European Journal of Plant Pathology

, Volume 153, Issue 3, pp 743–757 | Cite as

Evaluation of Malus gene bank resources with German strains of Marssonina coronaria using a greenhouse-based screening method

  • Thomas WöhnerEmail author
  • Vadim Girichev
  • Stine Radatz
  • Beatrize Lauria-Baca
  • Hans Scheinpflug
  • Magda-Viola Hanke


Marssonina coronaria is considered a threat to organic apple production in Central Europe. Since the application of fungicides is limited in organic production, breeding for resistance seems to be a promising strategy to manage the disease in the future. In this study, an artificial inoculation method similar to procedures used in apple scab greenhouse screenings was developed using German strains of the pathogen M. coronaria for evaluating 110 Malus domestica cultivars. The strains were morphologically and molecularly characterized and confirmed as M. coronaria. Symptom development was significantly influenced by incubation method, conidia concentration and point of inoculation, but not by leaf position and different water types used for inoculation. The success of inoculation and spread of the fungus on infected leaves were confirmed by conventional PCR. Moreover, there was a difference in development of disease symptoms between inoculations with conidia from in vitro grown strains (in vitro inoculum) and conidia from diseased leaves from the orchard (field inoculum) in a time dependent manner. These differences which were first found with the susceptible cultivar ‘Topaz’ after artificial inoculation with in vitro and field inoculum were confirmed on 20 more apple cultivars inoculated with different in vitro grown strains. In summary, all tested cultivars, including 21 which are scab-resistant, developed symptoms of this disease. Results from three years of investigation indicate a decrease in virulence of M. coronaria strains, when cultivated on artificial culture (growth)-media. Hence field inoculum is recommended for artificial greenhouse screenings for the evaluation of disease resistance in Malus genetic resources.


Marssonina coronaria Field inoculum In vitro inoculum Malus domestica Genetic resources 



The authors acknowledge Thomas Nothnagel fore pictures and assistance during the microscopic preparation of samples. We also acknowledge the KOB Bavendorf and Jan Hinrichs-Berger for the delivery of symptomatic leaves. Special thanks to Sabine Bartsch for excellent technical assistance and, to the staff of the experimental orchard at JKI. This work was funded by the Julius Kühn-Institut.

Compliance with ethical standards

The authors can assure that this article does not contain any studies with human or animal subject.

Conflict of interests

The authors declare that there are no conflicts of interests.

Supplementary material

10658_2018_1588_MOESM1_ESM.docx (15 kb)
Table S1 (DOCX 14 kb)
10658_2018_1588_MOESM2_ESM.docx (14 kb)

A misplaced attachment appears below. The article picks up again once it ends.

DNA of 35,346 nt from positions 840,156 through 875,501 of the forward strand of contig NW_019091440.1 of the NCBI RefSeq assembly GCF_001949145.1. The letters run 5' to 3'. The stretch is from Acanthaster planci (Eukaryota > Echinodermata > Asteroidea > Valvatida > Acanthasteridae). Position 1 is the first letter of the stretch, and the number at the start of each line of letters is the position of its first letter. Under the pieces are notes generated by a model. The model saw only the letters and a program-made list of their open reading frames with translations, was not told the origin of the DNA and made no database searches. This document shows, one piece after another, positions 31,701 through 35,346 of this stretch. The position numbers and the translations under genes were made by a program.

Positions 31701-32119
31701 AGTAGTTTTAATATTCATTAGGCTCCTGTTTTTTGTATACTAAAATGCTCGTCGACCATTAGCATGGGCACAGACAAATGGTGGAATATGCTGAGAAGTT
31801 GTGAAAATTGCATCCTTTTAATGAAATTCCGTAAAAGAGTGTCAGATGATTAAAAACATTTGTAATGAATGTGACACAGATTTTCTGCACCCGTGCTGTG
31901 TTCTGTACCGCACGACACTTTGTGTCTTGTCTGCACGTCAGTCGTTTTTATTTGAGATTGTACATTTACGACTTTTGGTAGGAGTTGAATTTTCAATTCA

Table S2 (DOCX 14 kb)
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Figure S1

Inoculation trial with M .coronaria in the greenhouse. (JPG 3358 kb)

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Figure S2

Growth characterization ofM. coronariaon different cultural media. Strain FU0021 was characterized on three cultural media (MA, PDA, PCDA) and water agar as control. The growth of M. coronaria mycelial bodies was evaluated in two experiments. Five mycelial bodies each were transferred to five petri dishes containing MA, PCDA, PDA or water agar and cultivated with permanent light in a growth chamber (CLF Plant Climatics, Donau-Wörth, Germany) or kept in the dark. Each colony was photographed with a camera (ColorView III, Olympus Soft Imaging Solutions GmbH) integrated into a stereo microscope (Stemi SV11, Zeiss). The area on the media of each mycelial body was measured using the software Cell^D (Version 2.7, Olympus Soft Imaging Solutions GmbH) after 0, 7 and 14 days growth at a temperature of 20 °C. - MA-malt agar; PCDA-potato carrot dextrose agar; PDA - potato dextrose agar (PNG 163 kb)

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High resolution image (TIF 8375 kb)
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Figure S3

Cross section of an apple leave after inoculation withM. coronaria. Discs from symptomatic areas of infected leaves were incubated at 90 °C for 10 min in Ethanol (99%) to release chlorophyll. The procedure was performed in a ThermoMixer in 1.5 ml Eppendorf tubes (Eppendorf AG, Hamburg, Germany). After bleaching, the leaf discs were embedded in Technovit 7100 (Heraeus Kulzer GmbH, Wehrheim, Germany) following the standard procedure of the kit. The leaf discs were sliced with an automated microtome and stained with aniline blue. (PNG 2906 kb)

10658_2018_1588_MOESM4_ESM.tif (10.5 mb)
High resolution image (TIF 10739 kb)


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Copyright information

© Koninklijke Nederlandse Planteziektenkundige Vereniging 2018

Authors and Affiliations

  1. 1.Julius Kühn-Institut, Federal Research Center for Cultivated PlantsInstitute for Breeding Research on Fruit CropsDresdenGermany
  2. 2.DresdenGermany
  3. 3.DubrauGermany
  4. 4.SingaporeRepublic of Singapore
  5. 5.LeverkusenGermany

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